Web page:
You guys. We’re so excited about this.
We’ve decided to launch a new series of posts called “Fellow Foodies.” Every few weeks, we’ll be featuring someone in the “food world!” Because there are SO MANY cool people out there, doing SO MANY cool things, and we want to find them and share their stories. It may be a local farmer, world-famous chef or like today, a regular guy with a really interesting hobby.
So, welcome to post #1: Honey Bees and Tunnel Gardens, featuring Tom Bench. Because growing vegetables in the dead of winter and harvesting fresh, raw honey is def cool.
Tom lives in Sandy, Utah, and has a cute little family of two energetic boys and a beautiful wife. Crossing the threshold into their home, you’d think they were just an ordinary family with ordinary hobbies. However, as you step into their backyard, you’ll realize this is not the case.
In one corner, there’s a chicken coop full of squawking birds. Another corner holds a heaping pile of old bee boxes, with the occasional broken hive hanging here or there. Across from the dilapidated beehives, is what appears to be a plastic tunnel planted into the ground. It’s the middle of winter, and Tom is growing a garden…
An interview with Tom:
Have you always been interested in gardening?
“Some of my favorite memories have been working in my family garden growing up. We always grew the staples like tomatoes, cucumbers, and zucchini…I used to eat tomatoes like most people eat apples, and they are still my favorite home grown vegetable.”
Tell us about your tunnel garden.
“When I first was introduced to a tunnel garden I was blown away that people could grow such beautiful gardens in the Winter, but I was even more impressed by how much they could extend the grow season by being able to plant early and harvest even later into the grow season. Some tunnel gardeners are really into self-sufficiency and other just want to experience the novelty of growing in the bitter cold of winter.”
Tom said he’s still learning how to manage the garden and grow different vegetables in the harsh winter weather. But he has grown some beautiful leafy greens like kale and butter lettuce this winter.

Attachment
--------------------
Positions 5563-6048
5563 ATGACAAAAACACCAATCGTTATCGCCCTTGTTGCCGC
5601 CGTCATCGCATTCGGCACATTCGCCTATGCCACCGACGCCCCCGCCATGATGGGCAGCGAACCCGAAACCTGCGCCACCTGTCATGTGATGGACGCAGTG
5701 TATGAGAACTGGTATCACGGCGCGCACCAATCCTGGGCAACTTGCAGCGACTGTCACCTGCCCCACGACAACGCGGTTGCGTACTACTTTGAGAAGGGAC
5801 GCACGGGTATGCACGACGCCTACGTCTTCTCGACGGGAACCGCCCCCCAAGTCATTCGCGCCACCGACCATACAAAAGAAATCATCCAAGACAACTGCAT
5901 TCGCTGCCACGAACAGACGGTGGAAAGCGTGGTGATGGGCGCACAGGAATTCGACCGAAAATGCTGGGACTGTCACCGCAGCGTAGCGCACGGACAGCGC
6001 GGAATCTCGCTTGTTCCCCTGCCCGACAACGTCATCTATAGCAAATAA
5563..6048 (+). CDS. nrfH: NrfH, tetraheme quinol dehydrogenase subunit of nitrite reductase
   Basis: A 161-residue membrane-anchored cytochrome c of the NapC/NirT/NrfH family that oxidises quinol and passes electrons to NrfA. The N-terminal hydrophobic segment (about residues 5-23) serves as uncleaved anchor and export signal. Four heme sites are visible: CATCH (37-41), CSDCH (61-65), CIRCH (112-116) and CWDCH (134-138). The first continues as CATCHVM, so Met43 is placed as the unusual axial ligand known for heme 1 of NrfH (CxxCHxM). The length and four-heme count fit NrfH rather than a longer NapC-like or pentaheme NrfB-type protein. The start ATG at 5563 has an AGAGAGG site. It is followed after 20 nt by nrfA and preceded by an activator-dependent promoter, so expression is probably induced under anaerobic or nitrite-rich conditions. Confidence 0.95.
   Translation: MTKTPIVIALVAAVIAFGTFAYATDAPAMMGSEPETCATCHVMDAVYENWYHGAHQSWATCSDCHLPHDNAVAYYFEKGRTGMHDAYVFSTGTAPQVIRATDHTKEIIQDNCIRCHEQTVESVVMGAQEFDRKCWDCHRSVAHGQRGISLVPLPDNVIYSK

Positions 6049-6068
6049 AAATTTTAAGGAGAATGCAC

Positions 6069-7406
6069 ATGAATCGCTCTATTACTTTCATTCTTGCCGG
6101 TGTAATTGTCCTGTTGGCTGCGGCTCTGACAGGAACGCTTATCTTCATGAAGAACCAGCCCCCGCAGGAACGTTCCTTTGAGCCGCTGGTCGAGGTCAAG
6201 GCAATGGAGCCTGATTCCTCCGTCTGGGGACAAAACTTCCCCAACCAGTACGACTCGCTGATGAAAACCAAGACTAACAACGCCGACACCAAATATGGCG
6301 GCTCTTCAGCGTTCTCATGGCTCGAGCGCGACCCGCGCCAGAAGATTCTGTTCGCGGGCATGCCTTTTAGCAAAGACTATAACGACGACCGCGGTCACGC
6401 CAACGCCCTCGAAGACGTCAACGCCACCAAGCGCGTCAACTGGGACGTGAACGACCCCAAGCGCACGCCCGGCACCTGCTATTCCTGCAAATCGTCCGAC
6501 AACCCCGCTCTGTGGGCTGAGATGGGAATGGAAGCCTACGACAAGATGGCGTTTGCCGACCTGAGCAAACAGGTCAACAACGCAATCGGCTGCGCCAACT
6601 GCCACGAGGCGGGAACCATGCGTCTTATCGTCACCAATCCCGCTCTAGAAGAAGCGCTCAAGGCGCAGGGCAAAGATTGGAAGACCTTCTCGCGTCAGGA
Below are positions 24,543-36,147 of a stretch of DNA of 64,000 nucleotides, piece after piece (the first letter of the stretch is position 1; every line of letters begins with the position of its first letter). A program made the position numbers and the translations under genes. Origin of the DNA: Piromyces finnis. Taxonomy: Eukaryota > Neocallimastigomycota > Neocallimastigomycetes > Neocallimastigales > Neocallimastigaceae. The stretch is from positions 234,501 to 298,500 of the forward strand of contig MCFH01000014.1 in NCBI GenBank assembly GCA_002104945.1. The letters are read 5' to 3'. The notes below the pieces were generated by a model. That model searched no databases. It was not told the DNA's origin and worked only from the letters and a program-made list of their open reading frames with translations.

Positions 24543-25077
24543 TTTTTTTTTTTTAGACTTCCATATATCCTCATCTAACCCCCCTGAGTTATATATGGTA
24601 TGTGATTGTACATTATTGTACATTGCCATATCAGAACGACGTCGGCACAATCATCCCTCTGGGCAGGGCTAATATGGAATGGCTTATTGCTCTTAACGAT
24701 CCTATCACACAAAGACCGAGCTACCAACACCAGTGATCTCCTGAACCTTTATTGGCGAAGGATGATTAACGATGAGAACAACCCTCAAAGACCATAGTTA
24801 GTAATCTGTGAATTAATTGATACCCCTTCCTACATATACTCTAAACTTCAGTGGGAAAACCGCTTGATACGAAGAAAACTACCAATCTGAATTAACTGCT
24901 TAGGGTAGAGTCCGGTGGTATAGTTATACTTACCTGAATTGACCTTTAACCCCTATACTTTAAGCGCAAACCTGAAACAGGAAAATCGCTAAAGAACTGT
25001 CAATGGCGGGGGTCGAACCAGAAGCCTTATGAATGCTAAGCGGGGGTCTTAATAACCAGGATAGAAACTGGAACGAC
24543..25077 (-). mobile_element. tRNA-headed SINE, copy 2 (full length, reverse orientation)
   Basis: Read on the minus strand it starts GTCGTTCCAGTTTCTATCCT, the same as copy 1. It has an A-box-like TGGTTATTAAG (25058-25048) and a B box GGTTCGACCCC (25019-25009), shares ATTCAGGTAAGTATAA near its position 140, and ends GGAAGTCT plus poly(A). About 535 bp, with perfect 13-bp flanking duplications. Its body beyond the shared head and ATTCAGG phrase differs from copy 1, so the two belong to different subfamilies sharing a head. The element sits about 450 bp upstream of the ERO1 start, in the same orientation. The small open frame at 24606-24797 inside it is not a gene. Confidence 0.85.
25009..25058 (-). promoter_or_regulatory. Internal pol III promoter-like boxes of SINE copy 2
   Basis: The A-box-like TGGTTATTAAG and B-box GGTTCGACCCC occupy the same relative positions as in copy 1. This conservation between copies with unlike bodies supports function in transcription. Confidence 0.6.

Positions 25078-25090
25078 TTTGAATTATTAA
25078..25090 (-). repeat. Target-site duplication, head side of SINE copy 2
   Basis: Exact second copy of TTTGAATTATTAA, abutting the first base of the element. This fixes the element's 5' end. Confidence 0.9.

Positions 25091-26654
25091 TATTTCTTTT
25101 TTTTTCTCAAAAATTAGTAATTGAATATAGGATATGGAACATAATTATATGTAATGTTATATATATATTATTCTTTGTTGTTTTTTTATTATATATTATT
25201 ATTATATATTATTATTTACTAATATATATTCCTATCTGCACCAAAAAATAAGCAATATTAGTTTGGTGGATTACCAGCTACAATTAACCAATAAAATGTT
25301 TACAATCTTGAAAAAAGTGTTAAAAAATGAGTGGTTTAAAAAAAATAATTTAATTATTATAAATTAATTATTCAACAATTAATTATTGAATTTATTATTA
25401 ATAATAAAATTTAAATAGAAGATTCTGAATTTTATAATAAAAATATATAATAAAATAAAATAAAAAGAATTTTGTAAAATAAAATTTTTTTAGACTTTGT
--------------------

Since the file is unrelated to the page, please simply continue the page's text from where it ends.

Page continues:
How does a tunnel garden work?
“This low-tunnel system is kept warm by passive solar energy. It’s air tight allowing it to hold the heat and moisture, which creates a Spring-like climate inside. This allows the plants to not only survive but to THRIVE.”
Where can people learn more about tunnel gardens?
Want your own tunnel garden? Tom is extending an offer to all Kiwi and Carrot readers! The first 10 people to purchase a Tunnel Garden grow kit will receive 12 bonus seed packets. You’ll have everything you need to start growing fresh garden veggies in your backyard (even during the winter)! Enter the coupon code: kiwiandcarrot at checkout. Offer expires February 28th.
So tell us about your Hollow Tree Honey. How did you get started with it?
“I started beekeeping because I was fascinated with bees and I wanted to have that empowering moment of tasting honey from my own hive. It was SO worth it. During one of my first hive inspections I came across this band of honeycomb capped with a fresh coat of white, flakey wax. I dug my hive tool into the comb and some squished out.”
“I remember thinking to myself “is this safe?” All the honey I had ever eaten had come from a plastic bear on a grocery store shelf. That’s where honey comes from right?! Wrong! My first taste of honey was full of light and flavorful sweetness unlike anything I had ever experienced before. It was as good as I had hoped and that experience, and many others that followed, are why I started Hollow Tree Honey. I want everyone to know what genuine raw honey tastes like.”
So where does your honey come from?
“Our honey comes from hives along the Wasatch Mountain range. While most store-bought “raw” honey is heated at least slightly for bottling convenience, ours never is. We let it flow at a glacial pace into our jars. Honey is a living super food and keeping it totally raw retains all the flavor, enzymes, and nutrients. You’ll love your first taste!” (Side note: we sampled his honey and OH MY GOSH. It’s amazing you guys.)
What can people do to support your local honey?
“Help us save the bees! We’ll send out a packet of wildflower seeds with every jar we sell in hopes of creating more flower and food for the bees. We call it our Honey Bee Buffet Mix. It will provide valuable food for honeybees and other native bees too! To order a jar go to www.hollowtreehoney.com. You can also follow us on Instagram @hollowtreehoney.”
(If you’re a local Utahn, Tom’s Hollow Tree Honey can be purchased at Harmon’s [Salt Lake and Davis County locations], Good Earth, The Store, the Utah Coop and Liberty Heights Fresh).
A big thanks to Tom for sharing his unique talents with Kiwi and Carrot!
Do you know any “fellow foodies” who may want to be featured? Contact us to let us know!